Coming Home

By Nov. 3, 1917, the U.S. was just shy of its seventh full month of involvement in the First World War. James Bethel Gresham, a 24-year-old Army corporal from Evansville, was assigned to the Artois trench in northern France with soldiers of the American Expeditionary.

Just before daylight on that day, Imperial German artillery began to bombard the small faction of U.S. and French soldiers encamped in the trench. When the assault ended shortly after, the first three Americans to die in World War I lay in the trench, including Gresham, who also was the first Hoosier serviceman killed in action.

To memorialize his sacrifice and honor his service, the City of Evansville built a home in 1918 at 2 Wedeking Street — near Garvin Park — and presented it to Gresham’s mother Alice Dodd.

As the 100th anniversary of Gresham’s death approaches, the memorial home is finding a new purpose. With help and funds from The Home Depot, Old National Bank, First Security Bank, and others, ECHO Housing Corporation is working to restore the house for use as a base for its Homeless Veterans Reintegration Program (HVRP), which is funded by a grant from the Department of Labor.

“What we want to do with this grant is identify homeless veterans who need a little assistance being connected to employment,” explains Chris Metz, assistant director of ECHO. “We’re really trying to be that bridge for the veteran, who has returned from service and was unable to fully integrate into society, and get them back on track.”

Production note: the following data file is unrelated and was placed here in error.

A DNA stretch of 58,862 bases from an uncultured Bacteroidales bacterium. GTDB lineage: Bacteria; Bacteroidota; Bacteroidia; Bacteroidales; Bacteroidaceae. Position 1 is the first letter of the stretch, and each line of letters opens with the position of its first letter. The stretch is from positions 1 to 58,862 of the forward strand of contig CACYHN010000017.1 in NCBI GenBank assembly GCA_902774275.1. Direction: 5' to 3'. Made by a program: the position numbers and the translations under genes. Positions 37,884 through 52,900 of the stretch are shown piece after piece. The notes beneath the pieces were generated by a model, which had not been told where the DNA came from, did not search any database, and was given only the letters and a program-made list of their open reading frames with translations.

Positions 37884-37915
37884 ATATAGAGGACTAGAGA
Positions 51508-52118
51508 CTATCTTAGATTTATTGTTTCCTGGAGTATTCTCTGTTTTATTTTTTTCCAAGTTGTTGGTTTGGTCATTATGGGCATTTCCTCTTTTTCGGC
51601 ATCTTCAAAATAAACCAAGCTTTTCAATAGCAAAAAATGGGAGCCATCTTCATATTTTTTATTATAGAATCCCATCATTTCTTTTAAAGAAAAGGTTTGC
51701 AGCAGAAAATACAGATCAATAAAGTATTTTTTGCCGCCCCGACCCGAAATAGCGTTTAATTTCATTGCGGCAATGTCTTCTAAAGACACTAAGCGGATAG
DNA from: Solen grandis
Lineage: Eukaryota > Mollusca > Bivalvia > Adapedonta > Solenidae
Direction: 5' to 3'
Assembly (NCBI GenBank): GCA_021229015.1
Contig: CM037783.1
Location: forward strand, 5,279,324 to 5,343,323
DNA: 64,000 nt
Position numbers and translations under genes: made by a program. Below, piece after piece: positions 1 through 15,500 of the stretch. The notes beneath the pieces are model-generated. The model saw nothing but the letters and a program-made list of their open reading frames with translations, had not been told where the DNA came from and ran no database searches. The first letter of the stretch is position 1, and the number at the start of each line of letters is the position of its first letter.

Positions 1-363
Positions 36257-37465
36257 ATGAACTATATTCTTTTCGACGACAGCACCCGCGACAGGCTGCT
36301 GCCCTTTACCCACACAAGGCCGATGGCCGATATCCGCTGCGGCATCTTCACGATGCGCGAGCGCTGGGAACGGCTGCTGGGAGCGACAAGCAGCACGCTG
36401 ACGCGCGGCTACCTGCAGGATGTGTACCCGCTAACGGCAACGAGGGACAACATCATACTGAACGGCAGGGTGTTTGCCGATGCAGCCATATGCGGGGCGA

Metz says over the next four years, the group plans to place a minimum of 240 veterans into permanent housing and employment with their services. ECHO Executive Director Stephanie TenBarge says the significance in having the HVRP program in the James Bethel Gresham home lies in the camaraderie among veterans.

“To have a program in a house that was built to honor someone who was a casualty — it’s hard to explain, but it brings a depth to it,” she says. “The veterans will want to take care of it, they will want to honor it, and they will be proud of it. It’s just a good fit.”

WHERE THE HEART IS The home of Alice Dodd, mother of U.S. solider James Bethel Gresham who was killed in World War I, has stood vacant for many years. Now, it will find new life as a transitional house for homeless veterans. ECHO Housing Assistant Director Chris Metz and Executive Director Stephanie TenBarge, above, are working to renovate the home with the help of local donors. They hope to help at least 240 veterans find permanent employment and housing through the Homeless Veterans Reintegration Program, which also will be housed in the Gresham home.

For more information about ECHO’s HVRP program, visit

Previous article
Next article

Related Articles

Latest Articles